Access to the remote server is denied because no login-mapping exists. (Microsoft SQL Server, Error: 7416) If you have this issue while establishing an encrypted connection, you need to try another way to provide the user ID when you access the linked server. To do this, run the following command:
EXEC master.dbo.sp_addlinkedserver
   @server = N'LINKED_SERVER_NAME',
   @srvproduct= N'',
   @provider= N'SQLNCLI',
   @datasrc= N'TARGET_SERVER_ID',
   @provstr= N'Encrypt=yes;TrustServerCertificate=yes;User ID=USER_ID'

Replace the following:

  • LINKED_SERVER_NAME with the name of the linked server.
  • TARGET_SERVER_ID with the name of the target server, or the IP address and port number for the target server.
  • USER_ID with the user logging in.


Issue Troubleshooting
Audit logs are not found. Data-Access logs are only written if the operation is an authenticated user-driven API call that creates, modifies, or reads user-created data, or if the operation accesses configuration files or metadata of resources.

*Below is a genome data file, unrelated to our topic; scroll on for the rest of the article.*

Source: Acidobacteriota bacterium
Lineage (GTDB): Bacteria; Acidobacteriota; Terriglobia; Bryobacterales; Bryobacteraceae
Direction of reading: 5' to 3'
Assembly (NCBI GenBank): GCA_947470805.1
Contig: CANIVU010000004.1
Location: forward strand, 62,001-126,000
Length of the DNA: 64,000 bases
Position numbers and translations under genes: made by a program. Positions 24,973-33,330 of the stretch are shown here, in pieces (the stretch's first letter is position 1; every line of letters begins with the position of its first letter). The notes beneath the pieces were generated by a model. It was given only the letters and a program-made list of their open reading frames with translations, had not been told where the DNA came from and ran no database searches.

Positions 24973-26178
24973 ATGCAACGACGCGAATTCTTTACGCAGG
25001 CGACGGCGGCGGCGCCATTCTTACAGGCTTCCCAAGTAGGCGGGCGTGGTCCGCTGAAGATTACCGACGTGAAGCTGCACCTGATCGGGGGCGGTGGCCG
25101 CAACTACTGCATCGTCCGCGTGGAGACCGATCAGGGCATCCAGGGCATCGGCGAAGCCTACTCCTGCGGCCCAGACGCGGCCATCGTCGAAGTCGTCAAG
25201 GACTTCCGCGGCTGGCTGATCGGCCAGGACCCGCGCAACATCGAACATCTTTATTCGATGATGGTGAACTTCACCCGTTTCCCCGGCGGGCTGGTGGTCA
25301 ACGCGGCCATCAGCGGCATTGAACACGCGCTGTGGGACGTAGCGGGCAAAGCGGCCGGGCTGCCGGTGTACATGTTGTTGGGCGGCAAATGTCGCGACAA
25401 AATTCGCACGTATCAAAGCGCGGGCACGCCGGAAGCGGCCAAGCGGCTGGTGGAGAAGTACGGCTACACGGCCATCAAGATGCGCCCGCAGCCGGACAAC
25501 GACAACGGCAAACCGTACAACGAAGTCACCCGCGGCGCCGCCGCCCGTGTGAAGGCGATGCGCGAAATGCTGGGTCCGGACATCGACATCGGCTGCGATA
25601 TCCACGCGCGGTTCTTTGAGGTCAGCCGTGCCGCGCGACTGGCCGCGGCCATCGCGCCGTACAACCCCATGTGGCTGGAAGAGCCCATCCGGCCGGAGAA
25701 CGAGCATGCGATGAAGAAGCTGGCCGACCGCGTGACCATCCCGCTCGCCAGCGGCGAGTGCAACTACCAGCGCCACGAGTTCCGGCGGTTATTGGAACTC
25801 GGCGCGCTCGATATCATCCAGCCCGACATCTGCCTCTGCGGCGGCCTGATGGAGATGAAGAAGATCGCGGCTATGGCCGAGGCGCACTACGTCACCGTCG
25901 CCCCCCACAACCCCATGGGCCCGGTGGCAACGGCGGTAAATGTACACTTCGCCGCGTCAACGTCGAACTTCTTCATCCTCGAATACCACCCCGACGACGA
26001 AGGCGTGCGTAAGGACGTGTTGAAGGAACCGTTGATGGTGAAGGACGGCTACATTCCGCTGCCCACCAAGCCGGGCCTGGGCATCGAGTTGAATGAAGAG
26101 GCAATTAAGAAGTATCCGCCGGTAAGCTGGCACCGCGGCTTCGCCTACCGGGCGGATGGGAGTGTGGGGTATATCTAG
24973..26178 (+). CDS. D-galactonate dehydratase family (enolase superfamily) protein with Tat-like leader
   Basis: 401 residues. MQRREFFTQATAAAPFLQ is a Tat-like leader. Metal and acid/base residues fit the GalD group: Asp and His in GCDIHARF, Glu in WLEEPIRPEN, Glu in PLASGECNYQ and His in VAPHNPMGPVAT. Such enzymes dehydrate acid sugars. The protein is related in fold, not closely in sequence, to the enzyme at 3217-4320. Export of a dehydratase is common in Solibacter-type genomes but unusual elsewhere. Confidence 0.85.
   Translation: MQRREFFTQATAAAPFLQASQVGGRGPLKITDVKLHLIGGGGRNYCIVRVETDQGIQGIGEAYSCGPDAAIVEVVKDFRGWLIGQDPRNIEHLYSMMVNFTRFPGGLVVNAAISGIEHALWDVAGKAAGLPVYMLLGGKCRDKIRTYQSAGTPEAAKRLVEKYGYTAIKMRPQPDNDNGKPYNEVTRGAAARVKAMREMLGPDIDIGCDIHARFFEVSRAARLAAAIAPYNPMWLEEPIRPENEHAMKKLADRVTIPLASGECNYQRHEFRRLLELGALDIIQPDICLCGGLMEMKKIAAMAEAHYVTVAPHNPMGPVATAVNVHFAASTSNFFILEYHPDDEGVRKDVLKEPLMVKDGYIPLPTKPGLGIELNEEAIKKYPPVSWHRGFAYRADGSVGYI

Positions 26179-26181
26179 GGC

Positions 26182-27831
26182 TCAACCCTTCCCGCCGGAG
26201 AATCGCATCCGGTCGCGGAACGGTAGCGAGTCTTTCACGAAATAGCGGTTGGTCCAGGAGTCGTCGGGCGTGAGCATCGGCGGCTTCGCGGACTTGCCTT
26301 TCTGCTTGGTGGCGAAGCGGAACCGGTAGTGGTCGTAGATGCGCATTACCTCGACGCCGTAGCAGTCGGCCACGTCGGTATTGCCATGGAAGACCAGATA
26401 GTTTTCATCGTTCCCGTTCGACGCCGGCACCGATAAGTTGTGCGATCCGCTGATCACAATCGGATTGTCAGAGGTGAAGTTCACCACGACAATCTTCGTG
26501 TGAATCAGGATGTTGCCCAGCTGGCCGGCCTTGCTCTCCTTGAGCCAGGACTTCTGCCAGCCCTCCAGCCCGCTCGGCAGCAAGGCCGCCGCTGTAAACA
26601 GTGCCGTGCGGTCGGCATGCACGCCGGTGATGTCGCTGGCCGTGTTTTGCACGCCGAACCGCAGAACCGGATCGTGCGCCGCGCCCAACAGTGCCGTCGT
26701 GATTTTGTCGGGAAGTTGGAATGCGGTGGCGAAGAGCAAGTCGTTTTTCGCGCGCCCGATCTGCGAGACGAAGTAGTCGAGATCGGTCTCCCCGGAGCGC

Operations information is not found in logs. You want to find more information about an operation.

For example, a user was deleted but you can't find out who did it. The logs show the operation started but don't provide any more information. You must enable audit logging for detailed and personal identifying information (PII) like this to be logged.

Some logs are filtered from the error.log log of a Cloud SQL for SQL Server instance. Filtered logs include AD logs without timestamps, and include: Login failed for user 'x'. Reason: Token-based server access validation failed with an infrastructure error. Login lacks connect endpoint permission. [CLIENT:]. These logs are filtered because they potentially can cause confusion.